Share to Facebook Share to Twitter Bookmark and Share
File #: 14-0215    Version: 1 Name:
Type: Agendas Status: Passed
File created: 6/16/2014 In control: Board of Aldermen
On agenda: 6/24/2014 Final action: 6/24/2014
Title: Update of Downtown Employee Parking Issues and Interim Solutions PURPOSE: The purpose of this item is to update the Board on staff's findings regarding interim solutions for employee parking in the downtown.
Attachments: 1. Attachment A- Resolution 12-10-13, 2. Attachment B - Parking Lot Inventory June 2014 - Town Administered lots, 3. Attachment C - Downtown Parking Survey, 4. Attachment D SharedParking map, 5. Attachment E - Notes from Parking Summit
TITLE: Title
Update of Downtown Employee Parking Issues and Interim Solutions
PURPOSE:  The purpose of this item is to update the Board on staff's findings regarding interim solutions for employee parking in the downtown.
DEPARTMENT: Economic & Community Development, Planning
CONTACT INFORMATION: Annette Stone (918-7319), Trish McGuire (918-7327)
INFORMATION:  The following information was reported to the Board at the April 15, 2014 meeting - Last Fall, Town Staff was receiving reports of concerns from a few local businesses regarding violations of the two hour parking limits in the downtown area. These businesses requested that the Town enforce the two hour limit.  In addition, the Town was taking "soft enforcement measures" to discourage park-n-walk users in Town lots due to the new pay for Park and Ride lots.  These enforcement efforts fleshed out an underlying issue of a need for employee parking in the downtown.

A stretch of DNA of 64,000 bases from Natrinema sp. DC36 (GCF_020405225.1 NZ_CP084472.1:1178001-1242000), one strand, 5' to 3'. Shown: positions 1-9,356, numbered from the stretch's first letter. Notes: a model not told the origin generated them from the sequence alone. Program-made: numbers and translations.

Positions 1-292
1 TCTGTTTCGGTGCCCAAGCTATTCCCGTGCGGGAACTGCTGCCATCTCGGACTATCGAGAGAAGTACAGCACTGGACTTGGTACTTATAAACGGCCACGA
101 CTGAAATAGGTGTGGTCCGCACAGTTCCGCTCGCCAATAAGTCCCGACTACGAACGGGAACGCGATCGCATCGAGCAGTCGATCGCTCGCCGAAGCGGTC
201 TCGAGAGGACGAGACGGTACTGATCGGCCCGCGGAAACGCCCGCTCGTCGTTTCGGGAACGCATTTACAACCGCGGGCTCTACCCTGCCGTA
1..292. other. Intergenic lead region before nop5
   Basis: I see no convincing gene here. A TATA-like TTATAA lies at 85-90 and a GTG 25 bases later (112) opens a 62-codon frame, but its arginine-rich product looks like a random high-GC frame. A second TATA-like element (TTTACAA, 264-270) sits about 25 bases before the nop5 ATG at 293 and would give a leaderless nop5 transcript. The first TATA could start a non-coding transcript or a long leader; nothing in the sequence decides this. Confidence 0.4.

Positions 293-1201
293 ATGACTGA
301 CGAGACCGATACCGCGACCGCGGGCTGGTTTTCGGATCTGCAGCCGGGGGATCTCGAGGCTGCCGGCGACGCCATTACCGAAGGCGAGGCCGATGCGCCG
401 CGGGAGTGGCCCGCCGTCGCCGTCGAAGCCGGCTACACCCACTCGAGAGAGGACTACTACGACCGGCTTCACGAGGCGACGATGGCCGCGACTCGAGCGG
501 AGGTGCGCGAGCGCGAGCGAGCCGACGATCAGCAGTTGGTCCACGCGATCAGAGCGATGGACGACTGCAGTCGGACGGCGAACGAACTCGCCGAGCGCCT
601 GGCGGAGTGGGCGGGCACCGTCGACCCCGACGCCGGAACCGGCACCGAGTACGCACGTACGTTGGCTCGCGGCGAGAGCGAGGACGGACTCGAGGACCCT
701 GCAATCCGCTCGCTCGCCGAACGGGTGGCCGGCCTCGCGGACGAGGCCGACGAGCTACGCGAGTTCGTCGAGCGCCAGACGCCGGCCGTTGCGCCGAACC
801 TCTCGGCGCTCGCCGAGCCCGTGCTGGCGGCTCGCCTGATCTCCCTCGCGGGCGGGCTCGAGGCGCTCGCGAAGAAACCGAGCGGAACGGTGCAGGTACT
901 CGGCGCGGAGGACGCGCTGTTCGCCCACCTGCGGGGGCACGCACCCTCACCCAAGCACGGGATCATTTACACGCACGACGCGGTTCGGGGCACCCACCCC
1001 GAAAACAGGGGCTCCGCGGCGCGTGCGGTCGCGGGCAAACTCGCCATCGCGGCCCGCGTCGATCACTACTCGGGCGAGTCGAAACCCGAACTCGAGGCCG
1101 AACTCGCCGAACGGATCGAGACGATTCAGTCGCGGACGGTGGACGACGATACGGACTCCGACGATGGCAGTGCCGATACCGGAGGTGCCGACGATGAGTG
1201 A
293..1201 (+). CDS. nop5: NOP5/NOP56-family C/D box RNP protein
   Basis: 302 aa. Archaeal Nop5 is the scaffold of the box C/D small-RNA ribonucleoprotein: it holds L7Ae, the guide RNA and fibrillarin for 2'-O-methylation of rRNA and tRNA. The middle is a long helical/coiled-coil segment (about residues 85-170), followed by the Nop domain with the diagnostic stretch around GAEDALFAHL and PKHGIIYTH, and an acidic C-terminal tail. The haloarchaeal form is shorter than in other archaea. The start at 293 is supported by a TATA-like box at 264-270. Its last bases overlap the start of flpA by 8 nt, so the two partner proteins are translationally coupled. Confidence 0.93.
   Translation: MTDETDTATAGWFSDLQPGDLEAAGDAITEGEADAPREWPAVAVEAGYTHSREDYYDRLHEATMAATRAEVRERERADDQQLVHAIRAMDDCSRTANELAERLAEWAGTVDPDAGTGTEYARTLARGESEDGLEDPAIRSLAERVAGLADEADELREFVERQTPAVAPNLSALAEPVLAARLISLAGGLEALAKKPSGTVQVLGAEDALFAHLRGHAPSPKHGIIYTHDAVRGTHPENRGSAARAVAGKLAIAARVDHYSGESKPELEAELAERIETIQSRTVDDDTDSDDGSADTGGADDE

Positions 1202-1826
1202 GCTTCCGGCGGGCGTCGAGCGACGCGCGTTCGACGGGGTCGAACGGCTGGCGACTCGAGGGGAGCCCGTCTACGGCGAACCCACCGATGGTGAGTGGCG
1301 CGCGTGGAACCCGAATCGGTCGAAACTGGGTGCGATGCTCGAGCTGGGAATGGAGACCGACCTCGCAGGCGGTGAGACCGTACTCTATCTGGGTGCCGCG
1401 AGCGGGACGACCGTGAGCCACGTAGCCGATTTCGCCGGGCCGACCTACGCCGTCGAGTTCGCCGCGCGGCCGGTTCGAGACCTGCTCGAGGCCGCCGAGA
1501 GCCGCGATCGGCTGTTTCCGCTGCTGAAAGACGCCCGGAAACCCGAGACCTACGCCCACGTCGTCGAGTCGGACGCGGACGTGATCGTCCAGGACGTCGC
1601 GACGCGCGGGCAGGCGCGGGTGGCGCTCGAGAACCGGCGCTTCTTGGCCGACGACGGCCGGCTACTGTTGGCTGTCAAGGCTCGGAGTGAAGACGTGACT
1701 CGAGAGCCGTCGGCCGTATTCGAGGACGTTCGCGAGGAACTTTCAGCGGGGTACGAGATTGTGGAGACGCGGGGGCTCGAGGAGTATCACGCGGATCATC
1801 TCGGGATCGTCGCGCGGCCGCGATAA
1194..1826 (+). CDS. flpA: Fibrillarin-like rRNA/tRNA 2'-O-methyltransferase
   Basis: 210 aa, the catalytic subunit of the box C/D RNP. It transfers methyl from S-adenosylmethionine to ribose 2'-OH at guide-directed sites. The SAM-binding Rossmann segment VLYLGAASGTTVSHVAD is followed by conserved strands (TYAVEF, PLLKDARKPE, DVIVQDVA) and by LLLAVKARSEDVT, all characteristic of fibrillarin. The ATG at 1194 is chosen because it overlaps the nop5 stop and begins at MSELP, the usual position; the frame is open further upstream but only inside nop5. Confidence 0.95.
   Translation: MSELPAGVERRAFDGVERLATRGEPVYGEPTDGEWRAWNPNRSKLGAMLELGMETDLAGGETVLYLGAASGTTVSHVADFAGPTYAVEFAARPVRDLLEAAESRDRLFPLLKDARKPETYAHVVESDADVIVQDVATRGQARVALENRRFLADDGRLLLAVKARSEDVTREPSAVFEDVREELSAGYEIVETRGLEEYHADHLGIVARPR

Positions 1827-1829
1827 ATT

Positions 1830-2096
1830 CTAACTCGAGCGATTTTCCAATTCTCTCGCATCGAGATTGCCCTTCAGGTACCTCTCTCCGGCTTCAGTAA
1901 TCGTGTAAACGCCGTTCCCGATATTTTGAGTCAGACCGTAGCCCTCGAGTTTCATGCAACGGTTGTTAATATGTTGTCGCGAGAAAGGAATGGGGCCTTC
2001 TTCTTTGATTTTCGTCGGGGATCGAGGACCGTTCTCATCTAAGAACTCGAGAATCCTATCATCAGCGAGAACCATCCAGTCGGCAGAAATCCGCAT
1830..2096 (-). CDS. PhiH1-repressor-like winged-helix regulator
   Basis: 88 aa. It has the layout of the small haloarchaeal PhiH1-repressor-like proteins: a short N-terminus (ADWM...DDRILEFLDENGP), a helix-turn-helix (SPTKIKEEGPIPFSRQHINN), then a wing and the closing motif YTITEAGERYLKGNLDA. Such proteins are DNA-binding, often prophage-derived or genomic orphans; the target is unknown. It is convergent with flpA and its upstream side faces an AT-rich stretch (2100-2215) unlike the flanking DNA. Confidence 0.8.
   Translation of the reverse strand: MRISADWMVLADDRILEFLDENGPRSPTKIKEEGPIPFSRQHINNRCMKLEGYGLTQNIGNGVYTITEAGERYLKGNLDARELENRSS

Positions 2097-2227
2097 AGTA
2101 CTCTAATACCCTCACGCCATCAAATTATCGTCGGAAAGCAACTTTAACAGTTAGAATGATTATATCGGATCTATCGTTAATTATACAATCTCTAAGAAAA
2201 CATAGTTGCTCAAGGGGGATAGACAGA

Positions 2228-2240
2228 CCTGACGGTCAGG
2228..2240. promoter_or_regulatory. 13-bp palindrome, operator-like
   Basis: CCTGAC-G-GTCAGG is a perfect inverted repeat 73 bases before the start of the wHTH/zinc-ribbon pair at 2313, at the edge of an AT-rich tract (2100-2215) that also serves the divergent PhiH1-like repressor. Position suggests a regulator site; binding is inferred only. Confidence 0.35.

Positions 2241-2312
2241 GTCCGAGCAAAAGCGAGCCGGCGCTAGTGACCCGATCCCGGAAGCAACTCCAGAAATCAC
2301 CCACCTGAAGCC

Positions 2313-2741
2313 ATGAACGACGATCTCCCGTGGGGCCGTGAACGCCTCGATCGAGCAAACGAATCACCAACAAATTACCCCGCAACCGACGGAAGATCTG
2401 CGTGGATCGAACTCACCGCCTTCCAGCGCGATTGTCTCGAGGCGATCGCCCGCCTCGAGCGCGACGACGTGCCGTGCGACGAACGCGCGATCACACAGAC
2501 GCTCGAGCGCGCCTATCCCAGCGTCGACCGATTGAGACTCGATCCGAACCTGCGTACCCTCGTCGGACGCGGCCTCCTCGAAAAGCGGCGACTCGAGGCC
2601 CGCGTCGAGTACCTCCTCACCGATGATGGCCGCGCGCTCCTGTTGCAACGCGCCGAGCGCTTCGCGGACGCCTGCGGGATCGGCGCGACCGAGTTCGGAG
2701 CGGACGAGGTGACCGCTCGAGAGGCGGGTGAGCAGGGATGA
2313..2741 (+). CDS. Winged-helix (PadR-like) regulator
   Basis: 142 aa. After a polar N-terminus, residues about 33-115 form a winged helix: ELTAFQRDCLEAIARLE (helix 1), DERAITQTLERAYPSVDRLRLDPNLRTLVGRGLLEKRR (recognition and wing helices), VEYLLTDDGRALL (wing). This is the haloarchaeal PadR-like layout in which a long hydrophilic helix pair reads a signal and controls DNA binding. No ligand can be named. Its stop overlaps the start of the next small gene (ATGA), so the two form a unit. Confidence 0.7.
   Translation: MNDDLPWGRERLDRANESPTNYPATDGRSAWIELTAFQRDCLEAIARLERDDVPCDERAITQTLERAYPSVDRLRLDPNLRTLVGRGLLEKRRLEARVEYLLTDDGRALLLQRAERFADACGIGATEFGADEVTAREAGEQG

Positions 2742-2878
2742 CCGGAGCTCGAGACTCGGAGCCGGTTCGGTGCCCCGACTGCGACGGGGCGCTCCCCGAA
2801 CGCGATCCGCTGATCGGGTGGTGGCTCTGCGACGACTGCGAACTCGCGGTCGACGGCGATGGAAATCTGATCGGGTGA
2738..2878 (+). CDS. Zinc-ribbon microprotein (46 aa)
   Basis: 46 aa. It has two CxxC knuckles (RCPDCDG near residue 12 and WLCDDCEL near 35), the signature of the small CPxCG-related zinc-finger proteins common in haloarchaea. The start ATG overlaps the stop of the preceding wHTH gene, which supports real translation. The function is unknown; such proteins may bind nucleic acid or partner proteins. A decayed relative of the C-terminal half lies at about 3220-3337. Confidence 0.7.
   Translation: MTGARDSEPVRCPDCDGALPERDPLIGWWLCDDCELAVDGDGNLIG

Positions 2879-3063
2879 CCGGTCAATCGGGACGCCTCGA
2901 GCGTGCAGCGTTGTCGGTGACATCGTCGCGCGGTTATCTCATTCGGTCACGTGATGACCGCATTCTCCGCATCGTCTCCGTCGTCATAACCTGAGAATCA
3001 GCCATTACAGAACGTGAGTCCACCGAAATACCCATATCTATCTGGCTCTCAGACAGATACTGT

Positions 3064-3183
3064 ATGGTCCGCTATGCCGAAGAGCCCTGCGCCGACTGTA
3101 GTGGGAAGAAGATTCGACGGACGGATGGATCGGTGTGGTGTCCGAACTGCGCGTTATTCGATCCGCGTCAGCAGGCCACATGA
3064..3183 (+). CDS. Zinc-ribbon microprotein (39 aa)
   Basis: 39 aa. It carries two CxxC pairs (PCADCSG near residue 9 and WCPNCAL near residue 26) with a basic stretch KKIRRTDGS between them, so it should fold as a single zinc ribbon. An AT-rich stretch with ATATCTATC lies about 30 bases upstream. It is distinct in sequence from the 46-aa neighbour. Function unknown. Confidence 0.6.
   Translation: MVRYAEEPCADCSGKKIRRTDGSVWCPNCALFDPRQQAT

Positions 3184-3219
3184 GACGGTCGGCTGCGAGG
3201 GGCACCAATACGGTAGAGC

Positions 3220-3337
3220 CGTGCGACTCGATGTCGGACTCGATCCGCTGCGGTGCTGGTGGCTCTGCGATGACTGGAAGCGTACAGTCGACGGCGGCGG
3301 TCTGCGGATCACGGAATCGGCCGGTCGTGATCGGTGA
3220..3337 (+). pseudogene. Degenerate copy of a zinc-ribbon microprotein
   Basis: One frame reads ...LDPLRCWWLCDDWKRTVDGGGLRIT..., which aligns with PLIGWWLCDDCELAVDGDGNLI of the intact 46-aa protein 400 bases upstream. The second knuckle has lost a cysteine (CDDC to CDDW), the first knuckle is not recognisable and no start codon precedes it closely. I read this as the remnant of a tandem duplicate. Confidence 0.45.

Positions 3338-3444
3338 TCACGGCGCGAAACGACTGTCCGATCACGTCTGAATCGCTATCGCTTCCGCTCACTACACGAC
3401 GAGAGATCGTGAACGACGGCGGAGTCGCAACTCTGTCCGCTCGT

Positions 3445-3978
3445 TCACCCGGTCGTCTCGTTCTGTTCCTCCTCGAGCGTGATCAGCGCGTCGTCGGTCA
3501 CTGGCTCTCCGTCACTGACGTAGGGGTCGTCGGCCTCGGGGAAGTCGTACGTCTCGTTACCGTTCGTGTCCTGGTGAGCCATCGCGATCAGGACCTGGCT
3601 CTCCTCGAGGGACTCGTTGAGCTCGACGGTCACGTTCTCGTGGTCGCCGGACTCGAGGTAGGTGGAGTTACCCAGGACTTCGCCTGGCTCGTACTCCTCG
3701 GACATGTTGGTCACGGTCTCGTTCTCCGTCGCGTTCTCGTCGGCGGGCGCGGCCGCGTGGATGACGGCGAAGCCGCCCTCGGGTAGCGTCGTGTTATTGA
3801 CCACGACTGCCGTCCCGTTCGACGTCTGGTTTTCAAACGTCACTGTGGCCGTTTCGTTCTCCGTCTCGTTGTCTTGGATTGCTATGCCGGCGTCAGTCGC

In an effort to better manage the Town's parking resources, the issue of how to deal with the needs of longer-term parking for business employees arises. Some businesses have requested parking permits from the Town to allow all-day parking for their employees in public lots. This raises several questions including 1) do the employees pay for the parking permit, 2) if not, and it is a free parking permit, this is in direct competition with paid lease lots around town and creates no incentive for employers/employees to pay for parking, 3) if it is paid, how to administer such a program.  These are all general questions that arise when considering the Town's position on providing parking for private businesses and it employees.